Recession hits Egypt's modest spare parts market

Amro Hassan
5 Min Read

CAIRO: Thousands of pounds are being lost daily at El-Herafeyeen, a spare parts market in northern Cairo. Several shops have shut their doors and the rest are struggling to weather the current financial storm.

The worst hit by the slowdown are the market’s workers. Hesham El-Sayed, a handyman, considers himself lucky to still have a job, and said that the current crisis is the worst he has ever witnessed in the area.

“Many of our colleagues are now jobless after the stores they worked for were forced to shut down. Our weekly salaries have not changed, but we used to count a lot on tips from customers, he said.

“I make around LE 150 a week, and this can barely feed my family. We used to make the same sum from tips, but these days we don’t get many customers and I’m lucky if I collect LE 3 or LE 4 a day, added El-Sayed, father of two.

Ahmed Asran, another handyman, echoed the same sentiment. “My basic salary has always been enough for my personal expenses, and I used to save what I made from tips for marriage obligations. Now I’m still single, and without these tips I don’t think I’ll be able to get married even 10 years from now, Asran said.

Although oceans apart from the center of the global economic crisis, the spare parts market has not been spared.

The market’s traders and workers don’t know much about global finances.

Unlike Egyptians who work in construction or banking, they would never have imagined that a credit crunch overseas would heavily affect their modest businesses. Yet they can feel the consequences of the crisis as much as people who work on Wall Street.

One of the main factors affecting business in El-Herafeyeen (which means technicians in Arabic) is the change in people’s spending habits. Many Egyptians in various fields are dealing with salary reductions, and the idea of replacing their old cars or refurbishing existing ones is the least of their priorities.

“Most people now have a growing feeling of insecurity. Some have traffic accidents but can’t afford to repair their cars, let alone buy new ones, said Mohamed Ali, who owns a car accessories store.

Despite facing their toughest challenge ever, people at the market are trying to keep a spirit of optimism.

“We can’t stay at home and cry over spilt milk. We show up to work everyday and do what we have to do, and we are sure that business will step up soon and God will come to our rescue to reward us for our patience, El-Sayed said smiling.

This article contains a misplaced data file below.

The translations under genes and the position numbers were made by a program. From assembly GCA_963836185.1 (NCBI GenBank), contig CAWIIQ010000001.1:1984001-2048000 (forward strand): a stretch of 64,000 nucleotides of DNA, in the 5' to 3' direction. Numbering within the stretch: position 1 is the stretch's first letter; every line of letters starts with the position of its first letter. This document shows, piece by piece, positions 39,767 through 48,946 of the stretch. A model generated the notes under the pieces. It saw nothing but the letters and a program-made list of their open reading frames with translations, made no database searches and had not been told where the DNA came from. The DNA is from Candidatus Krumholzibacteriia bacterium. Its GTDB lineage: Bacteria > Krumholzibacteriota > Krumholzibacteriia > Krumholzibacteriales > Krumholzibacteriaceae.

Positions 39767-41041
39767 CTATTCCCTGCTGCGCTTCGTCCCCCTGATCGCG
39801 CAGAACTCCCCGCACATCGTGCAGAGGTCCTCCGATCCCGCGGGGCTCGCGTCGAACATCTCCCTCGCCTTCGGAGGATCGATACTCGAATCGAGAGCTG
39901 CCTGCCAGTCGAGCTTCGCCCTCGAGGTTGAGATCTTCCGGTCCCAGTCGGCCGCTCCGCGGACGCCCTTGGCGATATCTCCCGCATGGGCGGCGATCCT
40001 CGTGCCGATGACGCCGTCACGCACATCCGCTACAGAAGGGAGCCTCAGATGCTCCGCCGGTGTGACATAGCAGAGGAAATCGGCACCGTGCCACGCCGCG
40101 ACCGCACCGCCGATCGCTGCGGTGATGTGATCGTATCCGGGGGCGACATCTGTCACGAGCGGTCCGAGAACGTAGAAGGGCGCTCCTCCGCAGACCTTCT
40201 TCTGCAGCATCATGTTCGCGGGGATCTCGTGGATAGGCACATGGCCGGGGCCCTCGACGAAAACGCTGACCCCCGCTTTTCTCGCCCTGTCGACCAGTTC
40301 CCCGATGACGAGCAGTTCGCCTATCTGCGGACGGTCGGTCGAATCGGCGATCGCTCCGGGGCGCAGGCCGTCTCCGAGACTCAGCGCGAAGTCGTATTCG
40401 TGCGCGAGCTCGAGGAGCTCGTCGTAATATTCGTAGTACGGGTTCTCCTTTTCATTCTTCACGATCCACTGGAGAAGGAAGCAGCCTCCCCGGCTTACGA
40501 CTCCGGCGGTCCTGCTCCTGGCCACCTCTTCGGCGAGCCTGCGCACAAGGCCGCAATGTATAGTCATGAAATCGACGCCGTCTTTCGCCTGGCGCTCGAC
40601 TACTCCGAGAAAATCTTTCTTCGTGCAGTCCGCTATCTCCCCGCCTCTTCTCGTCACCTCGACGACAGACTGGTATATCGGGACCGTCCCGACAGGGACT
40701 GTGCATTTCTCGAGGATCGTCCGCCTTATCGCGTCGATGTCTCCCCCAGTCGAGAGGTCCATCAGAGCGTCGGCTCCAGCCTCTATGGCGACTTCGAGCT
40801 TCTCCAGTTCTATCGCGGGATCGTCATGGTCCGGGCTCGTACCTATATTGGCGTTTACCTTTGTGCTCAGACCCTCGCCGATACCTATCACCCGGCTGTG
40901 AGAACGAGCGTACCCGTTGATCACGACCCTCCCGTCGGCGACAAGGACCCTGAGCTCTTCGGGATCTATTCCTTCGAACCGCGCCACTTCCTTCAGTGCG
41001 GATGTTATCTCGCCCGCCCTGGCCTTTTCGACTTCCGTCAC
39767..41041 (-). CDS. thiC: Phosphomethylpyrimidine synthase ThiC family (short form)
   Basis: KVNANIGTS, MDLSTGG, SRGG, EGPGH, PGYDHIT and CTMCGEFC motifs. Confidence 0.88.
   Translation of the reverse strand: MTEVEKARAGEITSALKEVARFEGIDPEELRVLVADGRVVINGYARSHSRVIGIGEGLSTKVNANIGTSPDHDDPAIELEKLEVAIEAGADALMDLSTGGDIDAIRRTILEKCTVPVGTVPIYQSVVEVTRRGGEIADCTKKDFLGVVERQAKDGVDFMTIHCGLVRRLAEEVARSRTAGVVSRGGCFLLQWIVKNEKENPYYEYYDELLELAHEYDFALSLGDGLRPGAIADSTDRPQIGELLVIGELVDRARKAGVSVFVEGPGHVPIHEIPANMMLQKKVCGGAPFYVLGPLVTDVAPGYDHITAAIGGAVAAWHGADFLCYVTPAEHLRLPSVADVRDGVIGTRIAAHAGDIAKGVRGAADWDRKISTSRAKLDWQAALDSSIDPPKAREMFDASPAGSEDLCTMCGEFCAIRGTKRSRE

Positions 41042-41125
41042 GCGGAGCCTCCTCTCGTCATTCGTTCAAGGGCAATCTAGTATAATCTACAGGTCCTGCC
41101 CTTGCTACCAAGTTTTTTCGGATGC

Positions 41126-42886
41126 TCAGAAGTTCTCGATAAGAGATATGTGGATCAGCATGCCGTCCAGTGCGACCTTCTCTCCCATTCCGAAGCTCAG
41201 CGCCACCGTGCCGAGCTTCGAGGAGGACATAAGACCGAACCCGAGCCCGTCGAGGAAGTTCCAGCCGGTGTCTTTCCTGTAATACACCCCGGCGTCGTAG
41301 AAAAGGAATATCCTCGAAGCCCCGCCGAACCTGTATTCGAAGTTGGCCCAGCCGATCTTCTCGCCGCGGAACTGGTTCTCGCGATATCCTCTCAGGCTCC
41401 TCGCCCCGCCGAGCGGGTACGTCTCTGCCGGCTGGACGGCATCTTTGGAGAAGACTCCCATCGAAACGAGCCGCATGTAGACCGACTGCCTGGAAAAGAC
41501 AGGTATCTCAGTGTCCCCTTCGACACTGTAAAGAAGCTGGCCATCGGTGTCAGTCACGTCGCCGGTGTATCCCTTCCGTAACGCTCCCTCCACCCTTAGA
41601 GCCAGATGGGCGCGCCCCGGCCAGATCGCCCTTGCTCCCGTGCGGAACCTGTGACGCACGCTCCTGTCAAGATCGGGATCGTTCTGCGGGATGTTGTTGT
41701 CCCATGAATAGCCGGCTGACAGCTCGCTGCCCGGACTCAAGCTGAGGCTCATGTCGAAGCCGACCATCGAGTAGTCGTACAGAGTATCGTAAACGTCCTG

Businesses in El-Herafeyeen mainly depend on importing spare parts from Europe and Asia. Recently, fluctuating currencies and liquidity problems in Egypt and the world have taken a toll on shops in the area.

Exchange rates for the Euro fell from LE 7.9 to LE 6.9 between August and November 2008, and the difference resulted in significant losses for El-Herafeyeen’s shop owners.

“At the end of 2008, I imported two German trucks at a price of LE 450,000. Before the crisis I could resell both for LE 540,000, but the difference of currency prices and lack of liquidity in the market forced me to sell them for LE 360,000. Rather than making a profit I ended up losing LE 90,000, said Moheb Mikhail, a store owner and importer.

The vicious cycle continued as the auto industry in Europe was hit by the global recession. Last month, car sales plunged 18 percent with registration falling to 968,159 vehicles from 1.19 million a year earlier.

Governments around the old continent had to pump billions of Euros to aid the failing factories. The latest was the French government’s ?6.5 billion loan to save the country’s struggling auto industry on the condition that no more sites close and no more employees are laid off.

“One of France’s biggest car factories is now in debt as a result of the crisis. Consequently they fired large numbers of their workers and reduced their production.

“The rule is that spare parts’ prices increase whenever production decreases, and that’s what we are all suffering from at the moment, another Herafeyeen trader said. People are simply less likely to buy at these higher prices.

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